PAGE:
With the explosive growth in craft beers and micro and nano and other really, really small breweries, we at Strike & Techel wanted to put together some helpful tips for anyone looking to brew beer in the state. If you want to make beer commercially, these guidelines will help you work out the best way to start your new business. You will find three ways to get going in the guidelines: small beer manufacturing, beer manufacturing (over 60,000 barrels of beer), and brewpub operations where you get to brew beer and sell it to people in a restaurant or pub setting. Contact one of the attorneys at Strike & Techel if you have questions about brewing beer in California or other states. Imbiblog is published for general informational purposes only and is not intended as legal advice. Copyright © 2014 · All Rights Reserved ·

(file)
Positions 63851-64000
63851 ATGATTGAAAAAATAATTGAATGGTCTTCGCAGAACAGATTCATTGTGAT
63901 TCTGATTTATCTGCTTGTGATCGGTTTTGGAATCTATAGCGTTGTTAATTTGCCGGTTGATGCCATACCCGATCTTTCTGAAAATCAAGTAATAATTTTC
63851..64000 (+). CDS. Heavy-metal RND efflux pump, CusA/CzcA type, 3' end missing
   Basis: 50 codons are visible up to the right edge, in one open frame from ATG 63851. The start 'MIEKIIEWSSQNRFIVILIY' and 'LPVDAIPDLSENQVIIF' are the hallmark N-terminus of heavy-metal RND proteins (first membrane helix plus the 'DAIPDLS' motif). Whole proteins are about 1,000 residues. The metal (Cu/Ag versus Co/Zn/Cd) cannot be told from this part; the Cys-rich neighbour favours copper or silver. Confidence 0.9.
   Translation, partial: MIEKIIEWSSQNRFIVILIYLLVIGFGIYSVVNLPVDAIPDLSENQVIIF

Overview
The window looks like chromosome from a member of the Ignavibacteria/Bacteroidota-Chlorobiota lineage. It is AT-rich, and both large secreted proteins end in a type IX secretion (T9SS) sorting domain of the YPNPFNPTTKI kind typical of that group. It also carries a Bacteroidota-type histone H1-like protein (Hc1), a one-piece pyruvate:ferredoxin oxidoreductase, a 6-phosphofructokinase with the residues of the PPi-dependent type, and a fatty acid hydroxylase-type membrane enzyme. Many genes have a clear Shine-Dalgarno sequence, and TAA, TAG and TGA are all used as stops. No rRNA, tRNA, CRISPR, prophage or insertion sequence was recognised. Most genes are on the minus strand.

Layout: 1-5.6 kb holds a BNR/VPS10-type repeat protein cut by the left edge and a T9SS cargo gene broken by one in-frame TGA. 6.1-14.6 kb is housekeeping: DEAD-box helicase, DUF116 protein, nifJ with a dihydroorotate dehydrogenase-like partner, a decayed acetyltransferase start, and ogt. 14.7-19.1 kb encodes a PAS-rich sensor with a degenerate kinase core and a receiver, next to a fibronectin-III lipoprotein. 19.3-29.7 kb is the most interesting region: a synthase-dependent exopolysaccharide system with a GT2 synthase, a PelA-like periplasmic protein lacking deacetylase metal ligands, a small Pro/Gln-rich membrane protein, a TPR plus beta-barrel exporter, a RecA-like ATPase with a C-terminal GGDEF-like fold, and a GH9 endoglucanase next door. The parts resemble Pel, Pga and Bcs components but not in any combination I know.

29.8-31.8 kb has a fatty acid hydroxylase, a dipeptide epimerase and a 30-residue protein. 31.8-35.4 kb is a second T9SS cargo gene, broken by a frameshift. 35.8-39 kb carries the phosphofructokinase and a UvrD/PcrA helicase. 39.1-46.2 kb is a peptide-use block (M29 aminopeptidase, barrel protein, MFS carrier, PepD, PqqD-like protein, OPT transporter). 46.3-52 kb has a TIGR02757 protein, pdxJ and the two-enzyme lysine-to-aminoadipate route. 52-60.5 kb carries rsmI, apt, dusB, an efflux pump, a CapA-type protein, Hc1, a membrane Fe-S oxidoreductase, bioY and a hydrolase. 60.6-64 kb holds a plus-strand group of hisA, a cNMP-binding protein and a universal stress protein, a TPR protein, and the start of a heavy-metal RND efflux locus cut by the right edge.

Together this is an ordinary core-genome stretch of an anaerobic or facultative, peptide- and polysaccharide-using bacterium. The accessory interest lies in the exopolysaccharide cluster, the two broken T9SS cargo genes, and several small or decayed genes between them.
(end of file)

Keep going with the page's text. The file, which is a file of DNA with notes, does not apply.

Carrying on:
Welcome to IMBIBLOG, the blog of Strike & Techel. We are attorneys specializing in the laws and regulations governing alcoholic beverages, also known as liquor law or alcohol law. Liquor law is a specialized area of legal practice. Compared to other areas of legal specialization, there are relatively few lawyers specializing in alcoholic beverage law. If you are considering starting a business related to alcohol, you will benefit from working with a competent liquor lawyer. The team at Strike & Techel is experienced and can serve as your TTB lawyer, ABC lawyer, beer lawyer, wine lawyer or distilled spirits lawyer. We are familiar with TTB law as well as state ABC law in California and across the country. Preparing and applying for the necessary alcohol beverage licenses is a big part of the alcohol beverage practice and Strike & Techel is highly experienced with ABC license applications and TTB license applications. We are based in San Francisco and are particularly familiar with the alcohol laws and regulations of our city. The attorneys at our firm practice alcoholic beverage law exclusively. This blog is our place to tell you about current issues of interest for those in the business of making, promoting, and selling alcoholic beverages.